Designing a CMS

Hello all. This is a very general, non-technical perhaps even philosophical enquiry…

How does one go about designing a CMS?

I don’t mean, how does one build a software product (whether Kirby, Wordpress, Ghost or whatever), but as someone using one of those tools to create a system for someone else to use?

My situation: I’m an HTML email developer, and I’ve started to use Kirby to give my clients a compiler they can use themselves to create emails based on set modules. It’s mostly working brilliantly, but I’m starting to encounter some questions (from myself, mainly) about how granular to make control over various things – whether style, or layout, or content.

So I’d appreciate some recommendations for where all you experienced CMS builders go to learn about and discuss these topics.

Blogs, books, conferences even…


Kirby is a blank canvas and gives a wide range fields and options to allow you to collect the data you need to drive the website. Why not treat the panel as website itself, and wireframe it in something like Sketch or Figma before setting out all the fields in the blueprints? This should help you think through the fields ahead of writing any code.

I’d say that very much depends on your clients and/or whether you create this E-Mail builder backend client-specific or rather a one-must-fit-all for all clients. It’s basically the same as if you actually use Kirby for websites. Those devs that create themes (or similar), usually have hundreds of settings where users then have full control over basically anything, or rather a specific website where color scheme etc. are defined from the outset, and users basically just have to fill in forms without having to think about styling. Of course, anything else between those poles is possible.

I think its usually easier if people don’t have to think about design and just add their content. But of course, clients are very different…

I was using my own CMS for client jobs before I realized that no one would pay me to develop and maintain it. Then I found Kirby.

So my first personal advice on how to “create your own CMS” is: don’t do it.
The second: less is more, unless actually developing a feature costs you less than not developing it.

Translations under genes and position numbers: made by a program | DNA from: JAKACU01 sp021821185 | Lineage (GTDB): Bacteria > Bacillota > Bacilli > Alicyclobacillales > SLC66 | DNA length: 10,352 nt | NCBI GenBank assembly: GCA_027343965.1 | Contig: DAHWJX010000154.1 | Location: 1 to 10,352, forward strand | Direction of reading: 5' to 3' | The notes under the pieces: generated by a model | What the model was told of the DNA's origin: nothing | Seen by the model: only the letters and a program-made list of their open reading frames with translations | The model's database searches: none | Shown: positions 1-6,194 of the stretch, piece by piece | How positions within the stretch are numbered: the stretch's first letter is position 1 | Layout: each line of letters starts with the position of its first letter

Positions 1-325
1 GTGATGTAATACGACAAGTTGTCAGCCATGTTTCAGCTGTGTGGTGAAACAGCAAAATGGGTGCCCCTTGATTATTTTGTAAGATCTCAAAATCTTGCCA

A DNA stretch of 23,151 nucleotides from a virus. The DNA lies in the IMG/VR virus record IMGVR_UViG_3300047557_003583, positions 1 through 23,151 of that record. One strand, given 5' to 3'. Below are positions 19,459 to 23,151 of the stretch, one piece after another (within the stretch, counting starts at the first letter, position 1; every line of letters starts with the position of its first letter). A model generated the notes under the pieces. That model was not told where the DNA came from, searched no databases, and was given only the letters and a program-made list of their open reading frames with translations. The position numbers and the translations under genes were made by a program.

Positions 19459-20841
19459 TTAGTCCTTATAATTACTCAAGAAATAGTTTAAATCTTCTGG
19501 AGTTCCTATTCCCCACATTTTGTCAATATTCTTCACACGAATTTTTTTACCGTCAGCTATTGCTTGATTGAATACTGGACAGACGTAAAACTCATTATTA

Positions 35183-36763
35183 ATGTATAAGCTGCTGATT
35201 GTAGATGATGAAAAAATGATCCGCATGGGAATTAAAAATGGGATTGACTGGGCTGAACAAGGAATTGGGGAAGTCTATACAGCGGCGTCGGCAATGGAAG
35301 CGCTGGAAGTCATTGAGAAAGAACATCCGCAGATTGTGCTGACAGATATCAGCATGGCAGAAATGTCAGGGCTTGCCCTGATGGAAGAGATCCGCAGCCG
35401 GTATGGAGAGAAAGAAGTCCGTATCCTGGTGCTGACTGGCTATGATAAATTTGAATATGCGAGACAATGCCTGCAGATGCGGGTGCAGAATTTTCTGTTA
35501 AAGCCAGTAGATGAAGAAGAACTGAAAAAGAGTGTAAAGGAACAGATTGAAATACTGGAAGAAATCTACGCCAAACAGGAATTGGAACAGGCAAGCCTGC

don’t know about books or conferences

Hey Anthony,

I think you brought up a very common question about systems like Kirby.
In the past 20 years, nearly everytime I built a website/app/whatever with a cms behind it, your question came up in one or another form. How much control do you want to give the users?

Do you add a static set of fields for them to use? Do you use something like blocks and give them the freedom to move things around and probably build an ugly layout or even break it? Do you want to allow them to change colors (and let them create really ugly pages)? …

Those are always the same questions and I believe there are no strict answers to them.
Imho it depends on who is using the system. Do the people have a sense for good/bad design? Do they have some sort of technical background to understand what it means to change certain things? Do they even have the time to think about stuff like that or do they just want to paste in some text from word and push a button to send an email or publish it as a page?

I think you could read some sites like “a list apart” or books like “Don’t let me think”. But those are mostly about general UI/UX and you have to transform the knowledge to your case.

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I’m not a CMS designer/dev but I build websites that often run on one CMS or another.
What I try to do is let design guide me. If I design a site, I try to establish a system - once you define your content types, your content blocks that repeat over and over - you have a base to decide on what content you let the user manage and how.
Freedom to change a lot is also a stress factor. Users don’t have the time to deliberate much so they need someone to make those decisions for them. This someone is you.

My professional opinion is that you shouldn’t give people too much control over everything with a CMS. They are going to use a fraction of the functionality anyway and there is just too much they could “break”, be it the style or the layout, because they might not have an eye for design.

I learned the hard way when I created a site where the client could select font sizes, font families and colors in the text fields (TinyMCE), and they would use Comic Sans and add terrible colors to make text they deemed important stand out. Likewise, if you go the page builder route, the client might create totally inconsistent layouts that go against any good taste.

So, as @inkscar already said, you should only give the clients as much control as you think they need. And if they need more then you can implement that afterwards. More often than not they want clear directions and need limits in what they are allowed to do, otherwise it will end in chaos.

I’d say that you won’t find a perfect recipe for this one. It mostly depends on client needs and those are different every time, also with experience those decisions will come as intuition, after all you’re the specialist and clients come to you cause of that.

Personally, since I’ve started using Kirby, I mostly don’t let clients interfere with the design (only the content) since they hire me because of my UI/UX expertise , even in layout and blocks I implement restrictions so whatever they’re gonna build I’ll make sure they follow my initial design system without braking it.

If you wanna build a single system that you could resell to every client, it should be pretty customisable but also simple to do it so by anyone with little documentation. A simple way I would do this is creating a design system and let people edit stuff like colors, fonts, background and let them arrange the content as they want but restricted by your design system.